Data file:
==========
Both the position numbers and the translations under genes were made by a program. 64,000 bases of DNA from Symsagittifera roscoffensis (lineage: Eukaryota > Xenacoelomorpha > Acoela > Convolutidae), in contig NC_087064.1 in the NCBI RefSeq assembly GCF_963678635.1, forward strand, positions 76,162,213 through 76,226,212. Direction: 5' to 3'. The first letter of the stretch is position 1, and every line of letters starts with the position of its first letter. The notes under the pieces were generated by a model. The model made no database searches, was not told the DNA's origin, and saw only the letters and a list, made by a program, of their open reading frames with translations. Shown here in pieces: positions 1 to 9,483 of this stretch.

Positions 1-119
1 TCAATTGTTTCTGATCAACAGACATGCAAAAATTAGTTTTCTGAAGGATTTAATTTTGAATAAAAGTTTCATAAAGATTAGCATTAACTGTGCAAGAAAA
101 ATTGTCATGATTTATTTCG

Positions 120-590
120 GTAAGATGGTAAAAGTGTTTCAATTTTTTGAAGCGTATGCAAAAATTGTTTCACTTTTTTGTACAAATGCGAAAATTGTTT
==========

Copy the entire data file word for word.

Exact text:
Both the position numbers and the translations under genes were made by a program. 64,000 bases of DNA from Symsagittifera roscoffensis (lineage: Eukaryota > Xenacoelomorpha > Acoela > Convolutidae), in contig NC_087064.1 in the NCBI RefSeq assembly GCF_963678635.1, forward strand, positions 76,162,213 through 76,226,212. Direction: 5' to 3'. The first letter of the stretch is position 1, and every line of letters starts with the position of its first letter. The notes under the pieces were generated by a model. The model made no database searches, was not told the DNA's origin, and saw only the letters and a list, made by a program, of their open reading frames with translations. Shown here in pieces: positions 1 to 9,483 of this stretch.

Positions 1-119
1 TCAATTGTTTCTGATCAACAGACATGCAAAAATTAGTTTTCTGAAGGATTTAATTTTGAATAAAAGTTTCATAAAGATTAGCATTAACTGTGCAAGAAAA
101 ATTGTCATGATTTATTTCG

Positions 120-590
120 GTAAGATGGTAAAAGTGTTTCAATTTTTTGAAGCGTATGCAAAAATTGTTTCACTTTTTTGTACAAATGCGAAAATTGTTT